Noncompete Agreements in South Carolina: A Primer for Businesses
Posted on Oct 18, 2017 by
TURNER PADGET LITIGATION TEAM
U.S. businesses covered nearly one in five employees with some form of noncompete agreement intended to prevent them from taking a job with a rival, according to research.
Recent press, including a feature in The New York Times, has placed a sharper focus on the impact that such agreements can have on the nation’s workforce and overall economy. Several states have cracked down on the use of these contracts, and in late 2016, the Obama administration recommended reform.
South Carolina law favors free enterprise and competition and generally disapproves of noncompete agreements. But such agreements can be valid if they are properly limited to strike an appropriate balance between protecting an employer’s interest in protecting trade secrets and investment in training employees with a worker’s right to make a living. continue reading
South Carolina Supreme Court Sides with Innovation in Real Estate Lending Law
Posted on Aug 31, 2017 by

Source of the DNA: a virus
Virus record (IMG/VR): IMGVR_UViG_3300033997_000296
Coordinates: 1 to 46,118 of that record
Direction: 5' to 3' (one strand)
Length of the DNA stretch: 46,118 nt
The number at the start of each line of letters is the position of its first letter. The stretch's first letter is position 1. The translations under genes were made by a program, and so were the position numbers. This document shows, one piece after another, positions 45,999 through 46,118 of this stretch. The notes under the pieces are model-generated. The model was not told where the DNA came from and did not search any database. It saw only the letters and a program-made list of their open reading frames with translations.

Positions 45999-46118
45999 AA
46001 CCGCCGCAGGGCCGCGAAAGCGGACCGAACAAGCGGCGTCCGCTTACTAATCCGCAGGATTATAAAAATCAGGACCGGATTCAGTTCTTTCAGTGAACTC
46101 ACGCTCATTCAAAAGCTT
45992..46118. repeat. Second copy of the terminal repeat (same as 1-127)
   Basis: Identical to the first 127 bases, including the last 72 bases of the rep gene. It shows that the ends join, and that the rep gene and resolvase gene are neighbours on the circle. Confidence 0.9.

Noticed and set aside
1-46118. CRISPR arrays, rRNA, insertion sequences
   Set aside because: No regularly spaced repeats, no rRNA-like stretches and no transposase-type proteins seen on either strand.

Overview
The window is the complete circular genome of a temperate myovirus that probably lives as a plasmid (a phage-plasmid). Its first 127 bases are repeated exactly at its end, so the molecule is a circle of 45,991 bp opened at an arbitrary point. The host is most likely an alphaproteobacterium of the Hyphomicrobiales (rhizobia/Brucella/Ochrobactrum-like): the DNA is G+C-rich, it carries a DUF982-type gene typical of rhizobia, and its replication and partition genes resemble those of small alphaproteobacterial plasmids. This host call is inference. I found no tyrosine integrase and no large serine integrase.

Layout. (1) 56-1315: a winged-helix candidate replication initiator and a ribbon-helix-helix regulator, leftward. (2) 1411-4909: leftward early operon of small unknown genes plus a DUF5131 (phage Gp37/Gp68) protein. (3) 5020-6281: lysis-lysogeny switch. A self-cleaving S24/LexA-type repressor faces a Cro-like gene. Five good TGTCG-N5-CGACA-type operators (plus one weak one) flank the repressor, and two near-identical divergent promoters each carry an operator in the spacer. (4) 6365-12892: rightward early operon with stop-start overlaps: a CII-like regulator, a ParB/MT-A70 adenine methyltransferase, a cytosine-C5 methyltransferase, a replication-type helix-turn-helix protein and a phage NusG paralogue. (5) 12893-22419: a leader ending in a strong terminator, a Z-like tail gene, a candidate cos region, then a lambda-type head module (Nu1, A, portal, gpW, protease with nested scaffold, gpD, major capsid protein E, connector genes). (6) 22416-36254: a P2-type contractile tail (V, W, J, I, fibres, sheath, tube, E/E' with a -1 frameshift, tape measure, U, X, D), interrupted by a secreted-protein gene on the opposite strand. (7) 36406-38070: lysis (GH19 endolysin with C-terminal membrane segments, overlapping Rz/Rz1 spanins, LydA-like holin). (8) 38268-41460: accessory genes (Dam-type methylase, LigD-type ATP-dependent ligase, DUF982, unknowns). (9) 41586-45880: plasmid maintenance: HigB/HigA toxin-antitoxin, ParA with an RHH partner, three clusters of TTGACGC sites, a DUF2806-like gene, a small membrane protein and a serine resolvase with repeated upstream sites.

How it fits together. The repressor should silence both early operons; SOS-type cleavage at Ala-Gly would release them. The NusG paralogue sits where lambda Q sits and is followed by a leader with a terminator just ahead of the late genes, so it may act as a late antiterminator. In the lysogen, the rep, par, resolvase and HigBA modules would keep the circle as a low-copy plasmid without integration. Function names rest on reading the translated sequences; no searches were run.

Kristen N. Nichols
A strongly worded decision from the South Carolina Supreme Court has surprised many real estate lawyers and lenders by firmly validating a new competitor that has become a gamechanger in the marketplace.
The case Boone v. Quicken Loans centered on whether internet-based residential refinance closings by Quicken Loans and Title Source constituted the unauthorized practice of law.
South Carolina requires a lawyer to close residential real estate transactions, but laws vary in other states where lawyers may have limited involvement and professional title abstractors or a title insurance company are permitted to handle closings.
The five steps that South Carolina lawyers must supervise in a residential closing were established in the 1987 state Supreme Court case, State v. Buyer Services Company. Those steps where a lawyer must be involved meaningfully are document preparation, title search, closing, recording and disbursement.
But in its ruling, the state Supreme Court cited an earlier opinion that said its duty is to protect the public, not lawyers:
"[T]he policy of prohibiting laymen from practicing law is not for the purpose of creating a monopoly in the legal profession, nor for its protection, but to assure the public adequate protection in the pursuit of justice, by preventing the intrusion of incompetent and unlearned persons in the practice of law."